Blood Pressure Introduction

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Blood Pressure Introduction

Doctors talk about high blood pressure, or hypertension, all the time. Everyone knows that high blood pressure is bad for you and can lead to numerous health problems. The healthcare industry as a whole spends hundreds of millions of dollars each year on medications and other treatments for high blood pressure. Yet, do you really know what it is and why it really is bad for you?

What Is Blood Pressure?

What Is Blood PressureThe definition of blood pressure is “pressure that is exerted by the blood upon the walls of the blood vessels and especially arteries…” It is basically the force with which blood pushes outward on the walls of the vessels. The larger the force, the more work the vessel walls must do contain it.

Blood pressure is dependent on two main factors: 1) the speed and strength of the heart’s beating and 2) contraction of muscles in the blood vessel walls (yes, vessel walls are mostly muscle, arteries more than veins). These two factors are, in turn, controlled by internal and external influences, including hormones, medications, drugs, alcohol, exercise, stress, and salt intake among many others.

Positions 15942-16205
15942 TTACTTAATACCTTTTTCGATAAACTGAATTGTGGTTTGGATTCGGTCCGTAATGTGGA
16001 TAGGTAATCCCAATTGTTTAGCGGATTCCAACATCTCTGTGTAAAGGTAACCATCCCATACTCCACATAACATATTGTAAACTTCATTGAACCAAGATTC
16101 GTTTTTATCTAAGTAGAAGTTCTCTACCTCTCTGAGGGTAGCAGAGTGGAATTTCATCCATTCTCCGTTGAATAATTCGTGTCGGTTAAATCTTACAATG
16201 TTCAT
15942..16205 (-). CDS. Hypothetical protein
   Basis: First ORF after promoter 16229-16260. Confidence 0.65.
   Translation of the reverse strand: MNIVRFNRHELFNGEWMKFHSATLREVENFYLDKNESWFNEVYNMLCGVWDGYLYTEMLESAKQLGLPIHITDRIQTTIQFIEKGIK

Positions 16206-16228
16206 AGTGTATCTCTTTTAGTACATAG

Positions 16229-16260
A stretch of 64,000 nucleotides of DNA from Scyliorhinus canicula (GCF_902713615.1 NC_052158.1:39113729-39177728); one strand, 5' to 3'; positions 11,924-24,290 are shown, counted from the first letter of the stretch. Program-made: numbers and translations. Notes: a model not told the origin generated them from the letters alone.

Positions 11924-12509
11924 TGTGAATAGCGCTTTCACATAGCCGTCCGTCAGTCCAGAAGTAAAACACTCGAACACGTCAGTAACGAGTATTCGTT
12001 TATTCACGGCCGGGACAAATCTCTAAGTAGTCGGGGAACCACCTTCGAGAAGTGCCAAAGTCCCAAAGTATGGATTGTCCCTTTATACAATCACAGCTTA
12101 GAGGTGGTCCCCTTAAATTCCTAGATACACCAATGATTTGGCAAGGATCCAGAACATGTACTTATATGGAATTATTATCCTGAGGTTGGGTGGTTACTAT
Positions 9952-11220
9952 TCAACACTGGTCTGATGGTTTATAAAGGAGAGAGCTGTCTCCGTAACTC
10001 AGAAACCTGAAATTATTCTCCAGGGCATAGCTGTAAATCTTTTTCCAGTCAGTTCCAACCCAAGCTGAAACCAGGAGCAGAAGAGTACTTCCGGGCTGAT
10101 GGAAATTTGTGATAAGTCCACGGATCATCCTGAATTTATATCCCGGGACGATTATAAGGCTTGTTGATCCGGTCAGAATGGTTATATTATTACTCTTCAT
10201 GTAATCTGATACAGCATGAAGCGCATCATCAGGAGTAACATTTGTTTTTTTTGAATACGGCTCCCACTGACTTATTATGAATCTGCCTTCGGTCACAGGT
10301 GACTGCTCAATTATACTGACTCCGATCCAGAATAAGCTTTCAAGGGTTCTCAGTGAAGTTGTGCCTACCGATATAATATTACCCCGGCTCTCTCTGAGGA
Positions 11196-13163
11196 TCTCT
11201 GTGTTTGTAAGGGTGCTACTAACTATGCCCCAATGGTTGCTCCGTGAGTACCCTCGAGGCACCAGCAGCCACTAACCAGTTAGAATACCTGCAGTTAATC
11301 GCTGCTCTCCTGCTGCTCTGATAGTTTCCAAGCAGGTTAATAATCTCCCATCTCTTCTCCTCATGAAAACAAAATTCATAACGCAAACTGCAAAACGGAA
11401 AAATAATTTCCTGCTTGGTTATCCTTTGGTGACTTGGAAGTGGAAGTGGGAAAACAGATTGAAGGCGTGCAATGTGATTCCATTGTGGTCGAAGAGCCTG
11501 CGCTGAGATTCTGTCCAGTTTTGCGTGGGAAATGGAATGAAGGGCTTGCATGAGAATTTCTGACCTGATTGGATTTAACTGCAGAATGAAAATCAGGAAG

Why Is High Blood Pressure Bad?

“Hypertension is the most important modifiable risk factor for coronary heart disease (the leading cause of death in North America), stroke (the third leading cause), congestive heart failure, end-stage renal disease, and peripheral vascular disease.”1 It can and should be controlled!

Unfortunately, a 2005 survey in the United States found that in the male population aged 20 years or older, over 40 million men have prehypertension, over 12 million men have stage 1 hypertension, and over 4 million men have stage 2 hypertension.2 That’s a lot of men, and this high incidence leads to considerable medical expense.

Read On

To learn more about what makes blood pressure go up, what specifically high blood pressure does to the body, what is “normal” or “safe” blood pressure, and therapies to lower blood pressure, select a link below.

1. Riaz K, Batuman V. Hypertension. Medscape Reference; 2012.
2. Qureshi AI, Suri MF, Kirmani JF, Divani AA. Prevalence and trends of prehypertension and hypertension in United States: National Health and Nutrition Examination Surveys 1976 to 2000. Med Sci Monit. Sep 2005; 11 (9): CR403-409.